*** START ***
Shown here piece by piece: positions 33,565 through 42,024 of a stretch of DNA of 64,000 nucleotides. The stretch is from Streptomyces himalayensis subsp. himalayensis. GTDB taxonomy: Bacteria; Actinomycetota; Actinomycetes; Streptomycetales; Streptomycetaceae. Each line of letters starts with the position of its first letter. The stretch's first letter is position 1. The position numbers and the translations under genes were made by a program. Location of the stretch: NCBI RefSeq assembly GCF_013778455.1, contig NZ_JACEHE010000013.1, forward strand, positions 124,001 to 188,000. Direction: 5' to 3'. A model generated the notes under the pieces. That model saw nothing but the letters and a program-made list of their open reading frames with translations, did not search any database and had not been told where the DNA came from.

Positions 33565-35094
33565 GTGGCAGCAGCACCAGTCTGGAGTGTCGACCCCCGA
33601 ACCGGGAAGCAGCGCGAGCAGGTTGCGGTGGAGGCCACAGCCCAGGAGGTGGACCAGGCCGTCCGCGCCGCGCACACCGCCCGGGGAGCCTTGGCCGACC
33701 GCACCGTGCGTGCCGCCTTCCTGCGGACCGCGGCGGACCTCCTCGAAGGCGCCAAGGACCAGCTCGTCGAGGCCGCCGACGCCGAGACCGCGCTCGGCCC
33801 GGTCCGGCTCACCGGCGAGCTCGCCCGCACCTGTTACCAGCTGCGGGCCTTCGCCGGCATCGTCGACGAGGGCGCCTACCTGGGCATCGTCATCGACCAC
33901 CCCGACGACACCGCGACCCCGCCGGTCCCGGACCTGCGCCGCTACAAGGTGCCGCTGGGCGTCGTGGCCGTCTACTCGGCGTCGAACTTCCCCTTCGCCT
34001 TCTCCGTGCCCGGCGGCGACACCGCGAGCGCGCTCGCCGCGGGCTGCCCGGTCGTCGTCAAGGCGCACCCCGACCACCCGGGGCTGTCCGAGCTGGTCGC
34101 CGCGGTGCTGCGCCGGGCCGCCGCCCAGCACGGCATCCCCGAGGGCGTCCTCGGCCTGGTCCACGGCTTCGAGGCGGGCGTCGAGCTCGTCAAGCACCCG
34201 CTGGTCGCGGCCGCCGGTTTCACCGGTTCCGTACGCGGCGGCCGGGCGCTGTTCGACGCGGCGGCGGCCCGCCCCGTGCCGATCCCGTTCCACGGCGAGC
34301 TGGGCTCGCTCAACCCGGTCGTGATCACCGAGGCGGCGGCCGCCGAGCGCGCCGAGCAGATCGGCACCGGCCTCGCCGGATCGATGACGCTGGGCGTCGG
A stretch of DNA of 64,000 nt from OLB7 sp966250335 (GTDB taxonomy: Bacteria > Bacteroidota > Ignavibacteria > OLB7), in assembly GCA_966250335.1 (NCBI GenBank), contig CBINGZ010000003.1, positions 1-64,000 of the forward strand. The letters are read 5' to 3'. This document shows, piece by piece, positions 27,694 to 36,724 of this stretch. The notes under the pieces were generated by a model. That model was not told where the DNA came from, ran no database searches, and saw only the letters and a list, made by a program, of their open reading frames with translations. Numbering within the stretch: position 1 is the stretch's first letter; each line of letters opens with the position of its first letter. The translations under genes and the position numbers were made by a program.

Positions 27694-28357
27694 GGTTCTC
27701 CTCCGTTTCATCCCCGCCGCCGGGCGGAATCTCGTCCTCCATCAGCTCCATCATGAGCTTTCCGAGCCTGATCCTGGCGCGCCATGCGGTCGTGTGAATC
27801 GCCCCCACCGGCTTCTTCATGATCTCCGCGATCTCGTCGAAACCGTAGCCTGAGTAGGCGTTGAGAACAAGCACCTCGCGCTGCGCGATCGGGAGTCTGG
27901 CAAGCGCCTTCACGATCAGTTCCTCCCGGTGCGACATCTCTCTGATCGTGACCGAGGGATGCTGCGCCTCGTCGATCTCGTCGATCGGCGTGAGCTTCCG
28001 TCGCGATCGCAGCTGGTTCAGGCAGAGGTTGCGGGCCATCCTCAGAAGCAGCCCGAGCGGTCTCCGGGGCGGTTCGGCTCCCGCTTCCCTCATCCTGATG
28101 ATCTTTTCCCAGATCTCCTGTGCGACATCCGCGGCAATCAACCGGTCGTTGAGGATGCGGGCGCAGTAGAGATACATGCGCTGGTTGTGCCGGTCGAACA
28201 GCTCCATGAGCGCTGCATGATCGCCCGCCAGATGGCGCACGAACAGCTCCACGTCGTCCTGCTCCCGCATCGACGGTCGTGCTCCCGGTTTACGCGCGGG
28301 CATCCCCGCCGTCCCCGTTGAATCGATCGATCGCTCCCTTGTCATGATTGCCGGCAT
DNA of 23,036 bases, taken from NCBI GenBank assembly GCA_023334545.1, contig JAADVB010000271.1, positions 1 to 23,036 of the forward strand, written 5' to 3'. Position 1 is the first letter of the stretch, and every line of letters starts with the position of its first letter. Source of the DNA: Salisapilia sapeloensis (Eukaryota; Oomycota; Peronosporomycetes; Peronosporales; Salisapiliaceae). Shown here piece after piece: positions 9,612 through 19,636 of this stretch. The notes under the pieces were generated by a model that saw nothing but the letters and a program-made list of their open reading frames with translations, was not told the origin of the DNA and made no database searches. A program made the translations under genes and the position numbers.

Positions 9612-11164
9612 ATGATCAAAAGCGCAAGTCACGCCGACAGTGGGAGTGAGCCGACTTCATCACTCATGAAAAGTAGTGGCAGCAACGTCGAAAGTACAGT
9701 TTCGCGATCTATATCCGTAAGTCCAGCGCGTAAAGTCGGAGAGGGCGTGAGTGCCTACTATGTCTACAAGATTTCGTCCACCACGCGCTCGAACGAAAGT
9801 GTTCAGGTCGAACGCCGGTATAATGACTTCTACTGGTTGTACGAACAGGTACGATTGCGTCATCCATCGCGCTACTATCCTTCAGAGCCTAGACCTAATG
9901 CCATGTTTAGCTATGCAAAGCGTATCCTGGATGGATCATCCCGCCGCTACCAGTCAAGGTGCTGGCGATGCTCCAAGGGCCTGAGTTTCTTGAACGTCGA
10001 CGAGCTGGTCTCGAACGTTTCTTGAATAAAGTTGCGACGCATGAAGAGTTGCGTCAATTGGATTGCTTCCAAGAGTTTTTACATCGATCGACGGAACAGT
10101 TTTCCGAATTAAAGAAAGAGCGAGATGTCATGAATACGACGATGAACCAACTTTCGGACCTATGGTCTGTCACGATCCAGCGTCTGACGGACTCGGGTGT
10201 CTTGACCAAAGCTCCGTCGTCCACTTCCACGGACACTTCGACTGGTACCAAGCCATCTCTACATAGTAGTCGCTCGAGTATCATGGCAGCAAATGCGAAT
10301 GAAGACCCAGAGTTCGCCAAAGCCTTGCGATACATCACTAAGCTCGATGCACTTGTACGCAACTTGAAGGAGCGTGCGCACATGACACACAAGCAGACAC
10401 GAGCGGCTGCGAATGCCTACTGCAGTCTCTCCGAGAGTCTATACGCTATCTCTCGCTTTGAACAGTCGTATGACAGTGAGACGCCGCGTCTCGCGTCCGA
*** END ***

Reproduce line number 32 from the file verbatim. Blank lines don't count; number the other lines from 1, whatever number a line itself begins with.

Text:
10401 GAGCGGCTGCGAATGCCTACTGCAGTCTCTCCGAGAGTCTATACGCTATCTCTCGCTTTGAACAGTCGTATGACAGTGAGACGCCGCGTCTCGCGTCCGA